I applaud the theme of the BVI National Commission for UNESCO World Poetry Competition 2021: “Perspectives of Our Past: Unsung Heroes.”
So often our lips declare that “we stand on their shoulders” without intentionally knowing or researching on whose shoulders we really stand. Some of us stop at certain categories of vocation and fail to recognise others who have also contributed much to the building of these Virgin Islands.
Thirty-three years ago, a Virgin Islander, writing the lead article in a book celebrating the 11th Meeting of the Authority of the Organisation of Eastern Caribbean States held here, called for this territory to create essential social structures “at a time when the entire Caribbean is calling for new definitions of ‘development’ in terms of national needs and cultural aspirations.”
The article emphasised that the territory should recognise its responsibility to create 1) an environment that values integrity and truth, trust and civility, the graces and the arts; and 2) structures in which historians and writers, politicians and preachers, civil servants, healers and health folk, educators and artists, designers and builders, boat captains and merchants, fishermen and farmers are remembered and honoured. Every worthy activity in which citizens excelled was to be honoured. That was 33 years ago! Have we created those essential structures in which to honour our citizens who excel in various spheres?
Badge of Honour
Since then, we have had the BVI Badge of Honour, but we have not created a comprehensive national honouring structure whereby a wider scope of citizens could be honoured locally. Almost two decades ago, a Legacy Committee was formed with the objective of formulating criteria for honours such as the National Heroes Award.
However, incoming governments sometimes have problems with continuity, and, therefore, that idea was chopped and dropped.
One “unsung” category of public servants who have been overlooked over the years is that group defined as “government agents.” They served this territory long before politicians came on the scene. Each district had its appointed government agent, who served conscientiously and held the community together as effectively as any politician today. They transformed their dining and/or living rooms into “rent-free” government offices. Additionally, they provided office furnishings without assistance from the government. Yes, office-space was rent-free to government! Would that happen today? Thought for meditation!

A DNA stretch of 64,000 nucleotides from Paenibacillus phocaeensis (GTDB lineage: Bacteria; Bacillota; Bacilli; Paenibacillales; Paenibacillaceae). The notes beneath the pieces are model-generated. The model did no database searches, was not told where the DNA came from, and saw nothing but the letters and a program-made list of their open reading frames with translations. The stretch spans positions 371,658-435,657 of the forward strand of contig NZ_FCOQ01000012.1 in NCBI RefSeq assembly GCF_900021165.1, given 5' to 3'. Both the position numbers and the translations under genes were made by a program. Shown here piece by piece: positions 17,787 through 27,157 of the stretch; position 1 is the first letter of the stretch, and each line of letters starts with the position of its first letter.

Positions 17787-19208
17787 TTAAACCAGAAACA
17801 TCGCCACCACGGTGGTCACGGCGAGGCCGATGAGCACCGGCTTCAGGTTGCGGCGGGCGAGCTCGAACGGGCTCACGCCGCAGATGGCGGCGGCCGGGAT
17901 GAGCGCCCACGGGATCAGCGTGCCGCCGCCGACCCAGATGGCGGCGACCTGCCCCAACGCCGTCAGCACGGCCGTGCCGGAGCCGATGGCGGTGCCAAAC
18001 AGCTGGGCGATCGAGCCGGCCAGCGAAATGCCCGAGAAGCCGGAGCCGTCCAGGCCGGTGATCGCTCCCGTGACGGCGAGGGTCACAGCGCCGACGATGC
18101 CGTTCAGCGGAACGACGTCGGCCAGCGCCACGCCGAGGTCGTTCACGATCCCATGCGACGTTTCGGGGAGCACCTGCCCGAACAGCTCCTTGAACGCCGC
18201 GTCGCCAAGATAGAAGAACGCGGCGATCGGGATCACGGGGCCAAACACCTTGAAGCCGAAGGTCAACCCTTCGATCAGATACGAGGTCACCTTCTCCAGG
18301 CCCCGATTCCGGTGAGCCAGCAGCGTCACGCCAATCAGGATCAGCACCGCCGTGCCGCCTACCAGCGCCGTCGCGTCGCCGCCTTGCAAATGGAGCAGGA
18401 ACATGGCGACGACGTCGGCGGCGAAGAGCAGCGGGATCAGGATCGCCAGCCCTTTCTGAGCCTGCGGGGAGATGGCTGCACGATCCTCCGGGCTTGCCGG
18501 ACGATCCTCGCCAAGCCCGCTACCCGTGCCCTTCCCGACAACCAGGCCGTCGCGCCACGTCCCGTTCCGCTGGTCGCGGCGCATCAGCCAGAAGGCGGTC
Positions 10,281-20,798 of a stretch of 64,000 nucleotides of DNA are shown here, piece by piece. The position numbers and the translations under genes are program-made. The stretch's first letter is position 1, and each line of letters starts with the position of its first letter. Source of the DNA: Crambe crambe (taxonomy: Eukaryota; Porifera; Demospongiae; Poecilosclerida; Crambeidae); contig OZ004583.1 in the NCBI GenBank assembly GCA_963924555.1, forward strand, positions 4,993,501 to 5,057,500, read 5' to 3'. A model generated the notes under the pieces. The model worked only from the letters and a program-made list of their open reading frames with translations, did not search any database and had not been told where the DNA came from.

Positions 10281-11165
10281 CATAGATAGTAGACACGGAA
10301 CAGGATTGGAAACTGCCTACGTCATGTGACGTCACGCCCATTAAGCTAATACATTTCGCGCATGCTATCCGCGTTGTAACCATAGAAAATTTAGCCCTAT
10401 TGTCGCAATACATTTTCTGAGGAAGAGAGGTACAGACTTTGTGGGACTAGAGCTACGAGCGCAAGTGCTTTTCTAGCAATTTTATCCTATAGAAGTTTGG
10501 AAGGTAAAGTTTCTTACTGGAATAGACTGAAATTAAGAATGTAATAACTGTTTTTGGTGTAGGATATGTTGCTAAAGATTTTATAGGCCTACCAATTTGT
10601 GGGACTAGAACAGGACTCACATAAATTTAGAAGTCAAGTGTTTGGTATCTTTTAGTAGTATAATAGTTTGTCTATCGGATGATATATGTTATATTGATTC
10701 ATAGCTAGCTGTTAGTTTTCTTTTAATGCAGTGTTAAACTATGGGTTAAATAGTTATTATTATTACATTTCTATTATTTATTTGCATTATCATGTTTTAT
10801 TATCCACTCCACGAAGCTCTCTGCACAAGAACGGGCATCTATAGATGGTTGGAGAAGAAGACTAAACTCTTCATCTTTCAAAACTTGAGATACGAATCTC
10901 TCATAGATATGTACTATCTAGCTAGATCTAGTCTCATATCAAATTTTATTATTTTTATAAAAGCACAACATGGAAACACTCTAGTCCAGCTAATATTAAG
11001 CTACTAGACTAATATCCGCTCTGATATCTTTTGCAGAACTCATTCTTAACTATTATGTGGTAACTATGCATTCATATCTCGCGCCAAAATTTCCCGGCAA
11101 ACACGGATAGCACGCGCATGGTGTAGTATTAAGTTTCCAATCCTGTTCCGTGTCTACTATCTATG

The government agents’ duties involved representing the government in the district; collecting taxes and issuing receipts; paying-in monies to the treasury; keeping ledgers; operating postal services and sometimes registries; ensuring that the public road was maintained; ensuring the relief fund was administered; receiving and accommodating officials from Road Town and from overseas; and keeping the peace. Government agents were also appointed as local constables, doing similar duties as policemen. (Killings and murders were almost non-existent. In all my years up until the 1970s, I heard of only two).
Those “unsung heroes” accompanied officials on given missions to overhaul and assess situations concerning land, community improvements and new projects; to settle disputes; and to witness claims.
This writer has made several submissions reminding us all of those “unsung ones” who served VI above and beyond self and the call of duty, and that they should be honoured in some way.
So, yes, poets, do your research to find out who those and other “unsung heroes/sheroes” are.
But how are we to ensure that our honouring systems are fair and just? Firstly, a National Honouring Commission should be appointed to formulate criteria and standards. The honouring system should be published so that all may know what the established standards are.
Incidentally, the abovementioned article of 33 years ago speaks of integrity and truth, trust and civility, and embraces endeavours in all spheres of activity. Those are certainly worthy values to incorporate in any such structure.
Secondly, all suggestions for honourees should be submitted to the commission for overhaul, critique and sanction, and then reported to the responsible ministry for final agreement before they are announced as “done deals.”
May the theme for UNESCO World Poetry Competition 2021 — “Perspectives of Our Past: Unsung Heroes” — garner rich yields!